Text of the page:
Shazia is a banana and chilli grower in Bangladesh. Her crop may be small but it allows her to earn enough money to provide for her family. The great threat, constantly hanging over her head, is the risk of her land being eroded away by flood waters. If she loses her land, she has no livelihood and no source of income.
Shazia is not alone in having a livelihood that is threatened by natural hazards. Across Asia and other parts of the world, hazards are a constant stress on people’s source of income, particularly the poor. Livelihoods are fundamental for ensuring people can meet their basic needs such as providing food and water for their family, and if we want to make these livelihoods sustainable, it is important that we make them disaster resilient.
Livelihood programs need to consider disaster risk
Livelihood programs often invest extensively into providing households with assets or capital, which the household can then use to create a sustainable livelihood – one that the program no longer needs to support.
For these interventions to be truly sustainable and in order to permanently lift these households out of poverty, there is a need to comprehensively assess the disaster risks the households face and put measures in place to mitigate the impact of future hazards.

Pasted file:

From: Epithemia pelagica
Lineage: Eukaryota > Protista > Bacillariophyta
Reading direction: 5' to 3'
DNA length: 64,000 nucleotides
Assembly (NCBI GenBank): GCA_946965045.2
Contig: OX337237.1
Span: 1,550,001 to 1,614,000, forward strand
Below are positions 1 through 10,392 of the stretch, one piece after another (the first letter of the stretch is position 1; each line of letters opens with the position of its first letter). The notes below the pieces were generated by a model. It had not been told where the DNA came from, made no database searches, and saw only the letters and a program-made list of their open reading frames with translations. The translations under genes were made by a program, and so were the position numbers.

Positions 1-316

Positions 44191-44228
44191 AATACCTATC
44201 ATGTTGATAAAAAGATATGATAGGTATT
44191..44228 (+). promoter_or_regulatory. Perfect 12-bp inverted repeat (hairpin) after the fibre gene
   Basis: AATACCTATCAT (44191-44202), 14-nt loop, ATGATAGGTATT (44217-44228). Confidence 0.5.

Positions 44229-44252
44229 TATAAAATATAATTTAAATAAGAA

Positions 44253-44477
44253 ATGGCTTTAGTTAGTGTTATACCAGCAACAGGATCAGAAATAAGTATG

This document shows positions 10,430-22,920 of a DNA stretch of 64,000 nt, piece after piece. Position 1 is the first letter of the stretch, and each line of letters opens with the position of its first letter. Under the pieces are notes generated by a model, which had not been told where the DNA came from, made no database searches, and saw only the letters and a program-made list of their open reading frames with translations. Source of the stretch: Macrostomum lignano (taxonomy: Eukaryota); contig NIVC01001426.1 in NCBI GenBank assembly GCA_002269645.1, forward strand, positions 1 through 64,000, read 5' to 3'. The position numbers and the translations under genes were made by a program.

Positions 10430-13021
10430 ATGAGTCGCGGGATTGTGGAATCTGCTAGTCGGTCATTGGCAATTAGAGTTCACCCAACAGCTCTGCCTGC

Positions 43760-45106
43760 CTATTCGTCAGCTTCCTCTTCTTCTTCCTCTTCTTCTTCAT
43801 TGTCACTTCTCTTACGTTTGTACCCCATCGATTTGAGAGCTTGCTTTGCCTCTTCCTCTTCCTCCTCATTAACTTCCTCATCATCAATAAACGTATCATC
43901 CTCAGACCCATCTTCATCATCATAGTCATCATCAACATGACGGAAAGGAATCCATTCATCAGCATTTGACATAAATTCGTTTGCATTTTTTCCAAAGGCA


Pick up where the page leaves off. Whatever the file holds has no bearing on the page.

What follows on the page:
The consultations on the post-2015 framework for disaster risk reduction demonstrated gradual progress in almost all of the five priority areas of the Hyogo Framework for Action. However, countries reported relatively less progress in Priority for Action 4 on reducing the underlying risk factors and tackling the causes of risk creation, especially unequal economic development as well as poor resilience of households and communities and their livelihoods.
Working towards resilience – together
Considering the increasing vulnerability of people to natural hazards – particularly in the developing countries – it will be essential that while the disaster risk reduction community builds the resilience of households, it also addresses the challenge of securing their livelihoods.
It is not a new idea to combine the concepts of disaster risk reduction and livelihoods, but it is not yet a standard to combine interventions on these two topics either.
It will be of great importance to continue reducing the vulnerability of households and securing their livelihoods as part of the new global framework for disaster risk reduction. For this to work, it will be essential for disaster risk reduction practitioners to work in partnership with their counterparts in the field of livelihoods.